Barely holding ground in the 2008 general election, Badawi’s UMNO-led Barisan Nasional lost not only on his own home turf, Penang, but also, for the first time in modern Malaysian history, the crucial two-thirds parliamentary majority, which is needed to pass new legislation. These results chipped off whatever political gains Badawi had made earlier and placed him in an unenviably precarious position, rendering his overall image as the leader of the nation somewhat tarnished.

Najib Administration.

Dato’Sri Najib Tun Razak, the son of the country’s second PM, Tun Abdul Razak, succeeded to the highest political office in 2009 against the backdrop of a huge groundswell against his predecessor, Tun Abdullah Badawi. As the sixth PM (he had served as deputy PM since 2004), his task was similarly challenging. Not only did he have to regain the states won by the Islamic Party (PAS), he had to embark on a much-needed unifying mission to reconstruct the Malaysian national identity, damaged by the divisive ethno-religious politics. One of his first substantive policy initiatives was the official launching of the slogan “One Malaysi,” intended to reassure Malaysians that every ethno-religious group would have a stake in the progress and destiny of the nation.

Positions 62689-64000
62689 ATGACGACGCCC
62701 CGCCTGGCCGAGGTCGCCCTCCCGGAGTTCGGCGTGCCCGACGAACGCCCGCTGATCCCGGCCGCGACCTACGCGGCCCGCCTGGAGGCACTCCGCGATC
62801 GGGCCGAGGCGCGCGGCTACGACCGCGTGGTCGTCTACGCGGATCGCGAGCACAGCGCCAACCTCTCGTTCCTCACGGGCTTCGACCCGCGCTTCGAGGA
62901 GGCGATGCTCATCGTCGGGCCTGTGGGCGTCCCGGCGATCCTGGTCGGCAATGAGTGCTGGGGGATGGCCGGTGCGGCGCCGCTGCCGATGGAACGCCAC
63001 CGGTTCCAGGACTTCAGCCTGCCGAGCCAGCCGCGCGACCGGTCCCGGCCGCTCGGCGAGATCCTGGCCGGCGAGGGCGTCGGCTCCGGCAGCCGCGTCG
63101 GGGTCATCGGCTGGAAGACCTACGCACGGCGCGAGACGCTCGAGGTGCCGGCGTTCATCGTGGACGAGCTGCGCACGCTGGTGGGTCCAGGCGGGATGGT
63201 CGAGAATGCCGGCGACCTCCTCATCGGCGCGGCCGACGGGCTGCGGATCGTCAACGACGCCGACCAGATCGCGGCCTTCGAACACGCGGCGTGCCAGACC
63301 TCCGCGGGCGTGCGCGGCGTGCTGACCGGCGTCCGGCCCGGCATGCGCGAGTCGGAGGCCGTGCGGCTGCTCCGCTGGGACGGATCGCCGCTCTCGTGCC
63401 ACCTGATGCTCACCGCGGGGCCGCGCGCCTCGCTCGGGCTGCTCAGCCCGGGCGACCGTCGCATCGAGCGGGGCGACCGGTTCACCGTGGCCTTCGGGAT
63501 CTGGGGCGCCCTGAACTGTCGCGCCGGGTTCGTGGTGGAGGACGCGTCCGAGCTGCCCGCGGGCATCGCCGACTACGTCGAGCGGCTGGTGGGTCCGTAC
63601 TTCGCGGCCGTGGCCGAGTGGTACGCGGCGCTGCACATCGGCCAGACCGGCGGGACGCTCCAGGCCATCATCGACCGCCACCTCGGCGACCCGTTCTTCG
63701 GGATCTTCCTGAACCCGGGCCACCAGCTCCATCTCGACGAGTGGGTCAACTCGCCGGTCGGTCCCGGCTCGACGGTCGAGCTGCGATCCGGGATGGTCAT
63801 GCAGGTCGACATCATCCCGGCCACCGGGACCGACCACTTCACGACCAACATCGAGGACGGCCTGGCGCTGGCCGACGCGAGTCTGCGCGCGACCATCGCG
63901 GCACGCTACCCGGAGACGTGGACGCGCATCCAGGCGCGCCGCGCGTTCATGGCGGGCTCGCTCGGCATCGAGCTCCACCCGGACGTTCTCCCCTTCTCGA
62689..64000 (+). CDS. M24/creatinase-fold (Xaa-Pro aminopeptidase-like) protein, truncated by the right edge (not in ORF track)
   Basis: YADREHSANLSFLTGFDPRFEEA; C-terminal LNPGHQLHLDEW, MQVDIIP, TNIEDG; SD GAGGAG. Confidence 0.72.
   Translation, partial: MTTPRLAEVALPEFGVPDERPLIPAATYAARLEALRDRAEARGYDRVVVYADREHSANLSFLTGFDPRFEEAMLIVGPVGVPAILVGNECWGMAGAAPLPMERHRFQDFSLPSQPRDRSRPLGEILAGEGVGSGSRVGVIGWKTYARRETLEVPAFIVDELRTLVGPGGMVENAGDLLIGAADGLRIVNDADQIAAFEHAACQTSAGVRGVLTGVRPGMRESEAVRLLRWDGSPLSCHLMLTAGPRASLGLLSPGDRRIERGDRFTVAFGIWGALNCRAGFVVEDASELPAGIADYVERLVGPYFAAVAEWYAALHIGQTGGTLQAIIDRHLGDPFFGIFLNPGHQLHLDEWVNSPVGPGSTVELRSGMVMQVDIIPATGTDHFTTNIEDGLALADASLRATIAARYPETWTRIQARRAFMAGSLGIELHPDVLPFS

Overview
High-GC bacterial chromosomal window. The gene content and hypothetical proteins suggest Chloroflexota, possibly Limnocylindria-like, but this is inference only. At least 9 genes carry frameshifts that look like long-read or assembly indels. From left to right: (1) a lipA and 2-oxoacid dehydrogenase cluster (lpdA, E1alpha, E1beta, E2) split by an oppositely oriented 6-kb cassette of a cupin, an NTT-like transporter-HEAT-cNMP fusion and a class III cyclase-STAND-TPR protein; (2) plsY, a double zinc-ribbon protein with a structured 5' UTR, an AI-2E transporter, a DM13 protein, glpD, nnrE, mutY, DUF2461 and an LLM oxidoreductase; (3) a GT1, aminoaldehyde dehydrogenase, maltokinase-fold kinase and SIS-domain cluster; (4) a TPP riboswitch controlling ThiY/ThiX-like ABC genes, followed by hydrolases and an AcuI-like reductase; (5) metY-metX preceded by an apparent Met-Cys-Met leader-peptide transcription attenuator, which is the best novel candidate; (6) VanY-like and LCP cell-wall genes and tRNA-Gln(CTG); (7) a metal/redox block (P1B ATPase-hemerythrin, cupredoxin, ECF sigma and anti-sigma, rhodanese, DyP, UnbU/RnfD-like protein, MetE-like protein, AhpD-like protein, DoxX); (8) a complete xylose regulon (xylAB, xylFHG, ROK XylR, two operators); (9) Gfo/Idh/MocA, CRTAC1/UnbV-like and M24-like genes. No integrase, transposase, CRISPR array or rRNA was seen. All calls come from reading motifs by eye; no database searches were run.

The slogan foretold the loosening of the long-held bumiputra (son of the soil) policy, by virtue of which Malays and other indigeneous groups had been entited to special privileges and affirmative action programs in education, economic matters, and civil service. In 2009, Najib launched the “New Economic Model” and the “Government Transformation Program,” both aimed at ensuring a more efficient and transparent civil service and a knowledge-based economy that would allow Malaysia to join an increasingly global economy. This was followed by the bold decision to halve the minimum quota for Malay ownership in publicly traded companies from its original 30 percent. The relative success of all these initiatives, together with other economic stimulus packages, and more cordial relations with its neighbors, including Singapore, have led Najib to declare that the country is well on target to become a developed nation by 2020.